Senior Farm and Ranch Broadcaster, Ron Hays, is visiting with the Director and Senior Agricultural Economist at the Livestock Marketing Information Center, Katelyn McCullock, about the latest beef export numbers from the USDA and the U.S. Meat Export Federation.
Looking back at 2021 and 2022 both being record export years, McCullock said this January 2023 data is starting things off on a negative note as those numbers have fallen 16 percent below 2022.
“We saw a pullback almost universally, across the board,” McCullock said. “Canada was even with a year ago, but China was down 25 percent.”
Taiwan was down over 30 percent, McCullock said, while Mexico and Japan were up. South Korea and Vietnam, she added, were both down significantly by double digits.
“We did import more product,” McCullock said. “That was up four percent in total. Probably the big story out of this is going to be Brazil shipped, I believe, it was a record-high for the month.”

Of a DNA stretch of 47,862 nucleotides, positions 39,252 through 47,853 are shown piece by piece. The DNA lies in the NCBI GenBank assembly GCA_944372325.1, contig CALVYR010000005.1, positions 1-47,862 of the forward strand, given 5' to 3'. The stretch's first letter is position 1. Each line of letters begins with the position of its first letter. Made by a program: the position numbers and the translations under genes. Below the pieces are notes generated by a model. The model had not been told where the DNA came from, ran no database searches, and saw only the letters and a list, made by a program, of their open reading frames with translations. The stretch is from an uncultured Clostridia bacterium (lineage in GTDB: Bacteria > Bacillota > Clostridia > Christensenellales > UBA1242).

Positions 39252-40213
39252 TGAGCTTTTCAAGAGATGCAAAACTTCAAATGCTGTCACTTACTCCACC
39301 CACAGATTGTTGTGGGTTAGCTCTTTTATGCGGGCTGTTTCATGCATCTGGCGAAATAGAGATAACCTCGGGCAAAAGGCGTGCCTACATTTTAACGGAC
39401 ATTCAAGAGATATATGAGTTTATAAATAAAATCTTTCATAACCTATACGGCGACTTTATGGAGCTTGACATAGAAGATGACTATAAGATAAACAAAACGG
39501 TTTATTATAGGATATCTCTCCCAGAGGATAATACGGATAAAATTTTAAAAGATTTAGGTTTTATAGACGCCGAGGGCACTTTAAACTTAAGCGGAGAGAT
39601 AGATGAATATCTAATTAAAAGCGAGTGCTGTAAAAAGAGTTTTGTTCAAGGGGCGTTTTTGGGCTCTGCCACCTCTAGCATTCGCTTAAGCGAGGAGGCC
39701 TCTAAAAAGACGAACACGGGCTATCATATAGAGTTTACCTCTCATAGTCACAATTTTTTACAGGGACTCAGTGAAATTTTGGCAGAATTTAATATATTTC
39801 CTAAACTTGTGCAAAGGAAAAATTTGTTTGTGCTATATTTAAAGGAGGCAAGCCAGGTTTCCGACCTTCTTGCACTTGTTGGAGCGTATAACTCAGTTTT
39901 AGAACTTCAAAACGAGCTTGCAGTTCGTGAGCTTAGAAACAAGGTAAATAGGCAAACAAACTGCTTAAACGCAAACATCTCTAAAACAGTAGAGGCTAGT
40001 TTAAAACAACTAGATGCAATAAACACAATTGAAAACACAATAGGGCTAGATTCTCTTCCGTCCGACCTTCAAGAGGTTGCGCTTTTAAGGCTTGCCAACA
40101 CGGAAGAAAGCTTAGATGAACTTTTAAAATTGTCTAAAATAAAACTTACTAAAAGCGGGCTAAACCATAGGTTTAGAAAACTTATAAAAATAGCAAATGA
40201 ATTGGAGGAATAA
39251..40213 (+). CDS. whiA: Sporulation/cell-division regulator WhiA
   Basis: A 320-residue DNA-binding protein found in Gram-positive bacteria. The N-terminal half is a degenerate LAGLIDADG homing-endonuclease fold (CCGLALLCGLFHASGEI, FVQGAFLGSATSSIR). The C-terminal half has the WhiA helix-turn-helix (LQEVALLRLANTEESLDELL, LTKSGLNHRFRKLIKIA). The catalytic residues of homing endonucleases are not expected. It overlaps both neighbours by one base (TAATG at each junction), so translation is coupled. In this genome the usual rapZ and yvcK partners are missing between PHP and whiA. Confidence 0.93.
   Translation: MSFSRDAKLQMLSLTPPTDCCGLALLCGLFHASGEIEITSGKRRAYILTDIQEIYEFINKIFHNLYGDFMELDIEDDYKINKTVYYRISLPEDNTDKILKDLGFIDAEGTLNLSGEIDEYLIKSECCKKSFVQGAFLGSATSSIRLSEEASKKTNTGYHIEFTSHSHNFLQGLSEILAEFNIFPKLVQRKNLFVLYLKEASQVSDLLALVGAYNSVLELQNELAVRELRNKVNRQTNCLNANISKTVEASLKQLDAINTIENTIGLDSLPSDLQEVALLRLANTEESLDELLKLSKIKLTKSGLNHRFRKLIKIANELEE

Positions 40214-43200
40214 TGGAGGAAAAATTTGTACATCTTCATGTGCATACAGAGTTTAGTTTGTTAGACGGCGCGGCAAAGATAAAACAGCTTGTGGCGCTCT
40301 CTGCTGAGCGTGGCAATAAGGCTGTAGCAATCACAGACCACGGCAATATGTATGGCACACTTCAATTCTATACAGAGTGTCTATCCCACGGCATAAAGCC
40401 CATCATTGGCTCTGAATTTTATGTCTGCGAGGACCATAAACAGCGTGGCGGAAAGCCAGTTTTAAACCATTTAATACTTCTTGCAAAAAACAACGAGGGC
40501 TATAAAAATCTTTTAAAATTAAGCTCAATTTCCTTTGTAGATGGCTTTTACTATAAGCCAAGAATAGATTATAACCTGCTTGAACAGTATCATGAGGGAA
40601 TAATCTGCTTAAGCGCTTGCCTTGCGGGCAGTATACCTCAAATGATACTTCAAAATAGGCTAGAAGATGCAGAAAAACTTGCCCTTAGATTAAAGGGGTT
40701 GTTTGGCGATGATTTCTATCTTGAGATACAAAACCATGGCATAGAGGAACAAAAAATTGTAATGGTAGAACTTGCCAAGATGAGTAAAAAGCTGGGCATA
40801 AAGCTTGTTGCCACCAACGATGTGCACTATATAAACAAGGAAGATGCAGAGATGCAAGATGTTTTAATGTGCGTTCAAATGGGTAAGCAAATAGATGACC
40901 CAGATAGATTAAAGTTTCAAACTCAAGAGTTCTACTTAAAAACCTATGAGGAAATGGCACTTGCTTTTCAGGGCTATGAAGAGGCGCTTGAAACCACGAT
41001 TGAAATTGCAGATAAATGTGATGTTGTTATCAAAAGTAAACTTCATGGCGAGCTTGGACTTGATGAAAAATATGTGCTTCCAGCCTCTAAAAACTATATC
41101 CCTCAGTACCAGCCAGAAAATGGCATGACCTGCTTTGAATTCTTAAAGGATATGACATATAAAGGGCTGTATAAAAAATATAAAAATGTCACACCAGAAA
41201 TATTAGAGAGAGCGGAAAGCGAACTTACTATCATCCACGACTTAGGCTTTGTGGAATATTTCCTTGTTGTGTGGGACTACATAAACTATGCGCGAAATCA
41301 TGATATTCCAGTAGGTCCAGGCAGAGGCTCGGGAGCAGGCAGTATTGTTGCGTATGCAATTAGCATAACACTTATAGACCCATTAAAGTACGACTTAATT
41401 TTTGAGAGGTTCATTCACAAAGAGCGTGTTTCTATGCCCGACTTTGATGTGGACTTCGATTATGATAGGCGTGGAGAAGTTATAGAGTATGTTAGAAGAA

Argentina sent 15 percent more and Canada sent 14 percent more, McCullock said, creating a pretty strong import month.
“One of the things that is happening with imports and exports is going to be what the relative currency value is, and how expensive beef is relatively here, and what we can buy it for in all of the relative values,” McCullock said. “So, it remains to be seen maybe what the rest of the year looks like. We have a fairly aggressive import projection out there. We are up about seven to ten percent over a year ago in 2023.”
While the U.S. has a fairly substantial decline in beef exports, McCullock said that should end up being only two to five percent in the long run. With that decline in beef production in the U.S., McCullock said imports will help fill that gap.
“For beef exports, that market has realty been driven by China in the last two years,” McCullock said. “To see them slip down into under 60 million pounds in the last six or seven months is a pretty big change from what the last two years have been. I don’t know if seasonality is what you would call that, but it is really going to depend on how they interact with our market as they have been such a driving factor for the last two years.”
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